SpaceX hopes its sweaty thermal shield will take us to Mars

Last month, Elon Musk tweeted a design test of his regenerative heat shield that, he hopes, would spare Starship from its return to the Earth's atmosphere, thus removing the disposable ceramics used up to then by shuttles and capsules to absorb the intense heat. But what is a regenerative cooling system?

We have regenerative heat shields for a while now

If you've ever run down the street, lying on a beach, or survived in a clogged apartment without air conditioning, you've used pretty much the same system that Elon Musk has been using for Starship. Essentially, Starship sweats to stay cool.


In the Musk system, microscopic holes cover the windward side of the craft; the side that faces the atmosphere by coming back from the space. On this side of the boat is a double-walled "sandwich" that contains a liquid that fills the space, either water or liquid methane.

As the windward side of the unit heats up, the liquid is drawn through the microscopic pores, thereby cooling the surrounding metal. When it evaporates from the heat, it sucks more fluid behind it, which continues to keep the stainless steel side of the vessel cool.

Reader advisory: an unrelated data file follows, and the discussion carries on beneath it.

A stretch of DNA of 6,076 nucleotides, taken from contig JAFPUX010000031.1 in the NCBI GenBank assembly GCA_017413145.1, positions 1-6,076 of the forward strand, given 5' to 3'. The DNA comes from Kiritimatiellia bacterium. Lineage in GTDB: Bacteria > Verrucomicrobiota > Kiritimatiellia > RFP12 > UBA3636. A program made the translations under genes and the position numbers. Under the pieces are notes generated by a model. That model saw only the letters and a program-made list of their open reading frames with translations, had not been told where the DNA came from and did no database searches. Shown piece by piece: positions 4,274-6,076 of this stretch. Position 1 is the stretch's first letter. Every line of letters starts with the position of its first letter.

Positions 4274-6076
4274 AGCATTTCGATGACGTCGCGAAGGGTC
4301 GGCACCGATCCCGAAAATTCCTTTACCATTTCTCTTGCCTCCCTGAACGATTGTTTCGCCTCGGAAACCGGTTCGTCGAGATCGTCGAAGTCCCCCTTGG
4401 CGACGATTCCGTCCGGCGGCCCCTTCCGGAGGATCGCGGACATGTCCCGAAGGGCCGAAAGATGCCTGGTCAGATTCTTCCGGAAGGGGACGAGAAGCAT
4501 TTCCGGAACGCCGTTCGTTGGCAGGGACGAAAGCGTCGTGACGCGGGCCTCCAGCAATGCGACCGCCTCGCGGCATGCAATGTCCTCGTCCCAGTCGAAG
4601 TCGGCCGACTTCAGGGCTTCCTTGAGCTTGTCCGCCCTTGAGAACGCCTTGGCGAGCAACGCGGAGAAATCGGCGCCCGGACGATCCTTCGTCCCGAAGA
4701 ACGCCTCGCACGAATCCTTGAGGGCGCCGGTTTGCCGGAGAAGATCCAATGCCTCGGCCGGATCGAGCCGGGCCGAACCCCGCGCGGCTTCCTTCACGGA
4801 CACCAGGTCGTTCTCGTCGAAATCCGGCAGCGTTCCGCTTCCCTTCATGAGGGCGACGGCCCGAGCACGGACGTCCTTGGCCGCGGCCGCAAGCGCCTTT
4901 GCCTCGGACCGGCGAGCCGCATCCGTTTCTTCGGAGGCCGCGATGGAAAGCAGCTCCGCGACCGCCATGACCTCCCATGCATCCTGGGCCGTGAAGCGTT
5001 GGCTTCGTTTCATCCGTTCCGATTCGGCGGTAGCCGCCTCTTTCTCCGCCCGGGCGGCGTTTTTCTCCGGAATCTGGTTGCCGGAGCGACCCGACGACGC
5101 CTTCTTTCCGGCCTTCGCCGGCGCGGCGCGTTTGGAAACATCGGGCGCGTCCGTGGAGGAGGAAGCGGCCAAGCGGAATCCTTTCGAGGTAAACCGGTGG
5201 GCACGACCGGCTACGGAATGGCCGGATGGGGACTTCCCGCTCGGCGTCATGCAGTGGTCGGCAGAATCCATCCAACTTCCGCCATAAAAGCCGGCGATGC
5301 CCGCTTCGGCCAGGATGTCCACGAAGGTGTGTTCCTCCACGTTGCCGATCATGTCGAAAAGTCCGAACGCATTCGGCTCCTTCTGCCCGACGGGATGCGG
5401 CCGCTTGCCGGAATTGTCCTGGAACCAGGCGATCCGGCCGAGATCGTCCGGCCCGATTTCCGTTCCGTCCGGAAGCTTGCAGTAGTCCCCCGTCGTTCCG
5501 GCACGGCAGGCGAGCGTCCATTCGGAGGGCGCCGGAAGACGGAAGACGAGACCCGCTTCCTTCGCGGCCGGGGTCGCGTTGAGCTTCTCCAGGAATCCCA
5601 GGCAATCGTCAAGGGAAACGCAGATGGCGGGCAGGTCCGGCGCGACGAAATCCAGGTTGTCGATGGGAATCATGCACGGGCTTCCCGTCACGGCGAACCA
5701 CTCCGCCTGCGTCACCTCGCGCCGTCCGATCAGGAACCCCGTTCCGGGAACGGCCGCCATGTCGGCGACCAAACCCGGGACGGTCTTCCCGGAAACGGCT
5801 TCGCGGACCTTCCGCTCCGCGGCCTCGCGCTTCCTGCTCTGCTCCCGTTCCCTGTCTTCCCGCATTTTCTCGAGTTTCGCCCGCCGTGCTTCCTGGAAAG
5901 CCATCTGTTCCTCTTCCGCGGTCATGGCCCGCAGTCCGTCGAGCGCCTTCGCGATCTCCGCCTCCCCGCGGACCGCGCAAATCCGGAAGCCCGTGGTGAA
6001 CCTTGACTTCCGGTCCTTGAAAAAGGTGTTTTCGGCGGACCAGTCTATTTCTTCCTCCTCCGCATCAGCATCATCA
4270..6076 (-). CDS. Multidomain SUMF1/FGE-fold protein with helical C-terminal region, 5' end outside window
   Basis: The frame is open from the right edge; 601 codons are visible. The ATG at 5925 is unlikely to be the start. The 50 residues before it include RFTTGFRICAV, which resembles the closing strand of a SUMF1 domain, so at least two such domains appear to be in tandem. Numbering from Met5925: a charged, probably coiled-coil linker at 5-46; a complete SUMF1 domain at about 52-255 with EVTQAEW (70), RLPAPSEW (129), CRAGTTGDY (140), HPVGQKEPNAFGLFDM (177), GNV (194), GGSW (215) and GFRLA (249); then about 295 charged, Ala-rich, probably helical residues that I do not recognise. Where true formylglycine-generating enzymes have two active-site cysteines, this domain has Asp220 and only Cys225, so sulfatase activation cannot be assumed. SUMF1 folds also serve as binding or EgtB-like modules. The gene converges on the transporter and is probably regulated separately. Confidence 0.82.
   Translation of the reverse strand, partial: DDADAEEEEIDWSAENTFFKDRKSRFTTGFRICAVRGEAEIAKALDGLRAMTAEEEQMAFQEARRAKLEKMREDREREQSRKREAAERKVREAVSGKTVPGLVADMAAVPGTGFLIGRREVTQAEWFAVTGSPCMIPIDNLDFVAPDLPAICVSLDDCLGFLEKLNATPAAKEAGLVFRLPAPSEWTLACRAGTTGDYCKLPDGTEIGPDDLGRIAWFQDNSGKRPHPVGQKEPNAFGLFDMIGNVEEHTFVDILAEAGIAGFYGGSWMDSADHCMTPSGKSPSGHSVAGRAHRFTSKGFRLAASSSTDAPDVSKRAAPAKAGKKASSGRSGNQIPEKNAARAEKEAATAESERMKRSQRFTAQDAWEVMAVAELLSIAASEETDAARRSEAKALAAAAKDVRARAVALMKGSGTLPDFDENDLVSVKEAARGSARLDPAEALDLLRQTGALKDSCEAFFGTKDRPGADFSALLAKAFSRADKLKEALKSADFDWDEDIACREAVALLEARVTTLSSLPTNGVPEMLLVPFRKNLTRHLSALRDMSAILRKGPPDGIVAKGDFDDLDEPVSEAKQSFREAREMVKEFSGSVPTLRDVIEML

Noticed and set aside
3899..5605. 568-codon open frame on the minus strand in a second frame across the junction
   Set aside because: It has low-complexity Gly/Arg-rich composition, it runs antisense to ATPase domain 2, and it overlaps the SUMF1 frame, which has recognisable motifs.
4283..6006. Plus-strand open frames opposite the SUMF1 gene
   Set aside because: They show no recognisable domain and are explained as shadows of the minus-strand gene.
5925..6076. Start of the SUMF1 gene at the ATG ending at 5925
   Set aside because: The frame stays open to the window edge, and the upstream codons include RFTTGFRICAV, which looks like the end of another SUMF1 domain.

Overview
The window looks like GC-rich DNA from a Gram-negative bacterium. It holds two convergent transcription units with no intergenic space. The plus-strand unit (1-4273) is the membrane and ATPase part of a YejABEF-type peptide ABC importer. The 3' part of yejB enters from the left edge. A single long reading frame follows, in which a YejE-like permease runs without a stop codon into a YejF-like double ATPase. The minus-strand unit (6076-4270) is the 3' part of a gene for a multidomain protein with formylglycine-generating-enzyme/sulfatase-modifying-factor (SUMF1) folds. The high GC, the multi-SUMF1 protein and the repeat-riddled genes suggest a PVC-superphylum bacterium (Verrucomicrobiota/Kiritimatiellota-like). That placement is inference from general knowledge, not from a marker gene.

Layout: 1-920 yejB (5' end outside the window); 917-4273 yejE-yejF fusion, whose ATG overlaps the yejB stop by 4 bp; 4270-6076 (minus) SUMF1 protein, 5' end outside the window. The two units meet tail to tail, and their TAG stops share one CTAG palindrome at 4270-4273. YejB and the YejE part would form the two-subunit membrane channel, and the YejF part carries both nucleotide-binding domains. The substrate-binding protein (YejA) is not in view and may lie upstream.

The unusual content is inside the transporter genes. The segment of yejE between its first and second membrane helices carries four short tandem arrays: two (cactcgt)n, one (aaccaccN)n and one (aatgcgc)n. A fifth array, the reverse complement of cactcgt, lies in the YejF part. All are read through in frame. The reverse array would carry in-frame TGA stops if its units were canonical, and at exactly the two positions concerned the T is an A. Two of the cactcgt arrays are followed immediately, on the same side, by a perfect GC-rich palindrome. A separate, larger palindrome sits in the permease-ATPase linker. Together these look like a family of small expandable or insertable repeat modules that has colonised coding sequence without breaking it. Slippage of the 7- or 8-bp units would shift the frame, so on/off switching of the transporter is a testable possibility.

What is important is that even if water or liquid methane can burn, the rest of the metal does not, which means that all that should be done in theory is to fill the reservoir of heat shield and that it would be good to leave, as opposed to replacing all the lost insulating material that traditional heat shields use.

Will it work?

As Business Insider points out, the proper functioning of such a system faces significant obstacles. Clogged pores on a thermal shield of perspiration could be catastrophic.

According to Walt Engelund, director of NASA Langley's Space Technology and Exploration Branch, experimental models with transpiratory cooling are particularly vulnerable to clogged pores.

"I have seen cases where you will get a clogged channel … and that will immediately cause burns," he said. "A model will disappear in a hypersonic wind tunnel, it vaporizes almost, there is so much energy and heat."

This is problematic for both proposed refrigerants up to here, water and liquid methane. Like Elon Musk recognized, water vapor may freeze quickly, which could clog the coolant channels.

With methane, as with other hydrocarbon compounds, high temperatures can cause carbon atoms to stick together in a process called "coking," making the whole thing solid and easily blocking enough channels to cause a catastrophic failure of the heat shield. . .

Engelund is not too dissuaded. He proposed a bold solution in the US for SpaceX to implement Starship's heat shield: add more holes than needed, just in case.

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